Egypt's virtual reality
The line between what we perceive with our senses to be the real world and the virtual world has become increasingly blurred. The idea of the world becoming a small village has already come and gone and today we face the realities of a post-globalised world. The internet as a virtual space dominates our physical space and coexists with it, always in interaction, whether in reality or in our imagination.
The interaction of both spaces and the borders between them, whether real or perceived, is what the latest exhibition at the Townhouse gallery explores. The exhibition, IRL, an internet acronym for “in real life”, features the work of four artists, three of whom have never shown their work in Egypt or the region.
The exhibition itself is of a kind rarely seen in Egypt, dealing with net-based works that one expects to see in the virtual world, and projecting them onto the real world. In some, familiar images are disoriented using glitches and in others, the pixels provide a hypnotic animation of something we disassociate with the virtual world and associate with the real one.
One of the artists, Islam Shabana, says for him the exhibition is about doubt. “We cannot be sure of what we are seeing, whether it is real or not. Even the image I used of nature looks as artificial as it does real and who is to say that it is real or original and in what sense?”
Shabana’s piece consists of a familiar screensaver of a tropical island with the water moving in a very artificial way among absolutely still, picture-perfect trees and sand that is projected on the wall. Also projected, but only slightly visible, is a jarring second image that can only be seen as one moves in front of the projector, revealing the interplay between the screensaver and the second image. Lastly, there is a generous amount of real sand on the floor, at the foot of the projection, sometimes giving the illusion that the sand in the picture and the sand on the floor are continuations of one another.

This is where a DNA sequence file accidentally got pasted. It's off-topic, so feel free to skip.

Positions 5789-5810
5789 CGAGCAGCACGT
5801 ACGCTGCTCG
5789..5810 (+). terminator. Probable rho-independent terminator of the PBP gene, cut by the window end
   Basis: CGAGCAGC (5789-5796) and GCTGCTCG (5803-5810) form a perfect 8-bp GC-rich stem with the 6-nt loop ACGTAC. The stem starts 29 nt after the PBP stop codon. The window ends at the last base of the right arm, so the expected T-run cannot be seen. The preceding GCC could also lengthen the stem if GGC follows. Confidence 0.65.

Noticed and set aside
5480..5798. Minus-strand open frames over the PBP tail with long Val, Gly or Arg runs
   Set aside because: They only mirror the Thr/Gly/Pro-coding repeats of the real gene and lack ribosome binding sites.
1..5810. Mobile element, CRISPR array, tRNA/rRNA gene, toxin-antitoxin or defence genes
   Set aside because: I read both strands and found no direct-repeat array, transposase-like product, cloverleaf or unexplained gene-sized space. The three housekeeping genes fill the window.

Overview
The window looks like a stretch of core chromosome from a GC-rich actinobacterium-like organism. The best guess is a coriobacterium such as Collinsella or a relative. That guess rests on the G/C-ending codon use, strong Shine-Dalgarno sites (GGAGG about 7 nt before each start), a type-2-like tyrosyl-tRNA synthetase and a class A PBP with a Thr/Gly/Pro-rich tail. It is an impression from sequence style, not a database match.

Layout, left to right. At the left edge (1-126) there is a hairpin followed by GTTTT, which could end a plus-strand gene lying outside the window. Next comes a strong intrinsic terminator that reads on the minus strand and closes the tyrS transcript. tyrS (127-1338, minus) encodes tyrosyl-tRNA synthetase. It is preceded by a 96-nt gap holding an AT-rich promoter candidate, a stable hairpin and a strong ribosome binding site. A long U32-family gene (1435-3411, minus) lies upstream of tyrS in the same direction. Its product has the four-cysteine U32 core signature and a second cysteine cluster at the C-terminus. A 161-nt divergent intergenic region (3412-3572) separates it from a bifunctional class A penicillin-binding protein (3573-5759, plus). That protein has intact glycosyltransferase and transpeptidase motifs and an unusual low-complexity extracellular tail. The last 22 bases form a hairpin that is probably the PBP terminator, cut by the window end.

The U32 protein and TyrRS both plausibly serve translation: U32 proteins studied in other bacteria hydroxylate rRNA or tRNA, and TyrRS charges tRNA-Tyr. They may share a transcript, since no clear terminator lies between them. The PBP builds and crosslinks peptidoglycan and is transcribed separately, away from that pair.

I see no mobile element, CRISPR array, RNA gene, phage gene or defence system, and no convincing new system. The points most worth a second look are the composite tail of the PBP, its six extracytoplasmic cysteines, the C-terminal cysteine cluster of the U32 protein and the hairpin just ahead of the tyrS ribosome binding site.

Shabana wants to question the idea of the borders between the physical and the virtual and even the notion of what is really true, independent of our senses. “When I turn away from you, you cease to exist visually so does that stop making you real in some sense to me? Perhaps it is like Plato’s cave and what we are seeing is only what we think to be reality and not actual reality.”
The exhibition has a mesmerising quality to it that captures our imagination regarding what is real and what is virtual. It does not try to place the boundaries between both spaces but merely wants to explore them. Shabana says he is not here to say what the case is exactly. Rather, he is here to ask questions, he says, of the audience. “I want them to doubt. It may or may not be one way or another but is important to pose questions about these concepts that are especially relevant today, and above all doubt.”
The IRL exhibition concludes tomorrow and the exhibition is open to everyone and is free to attend.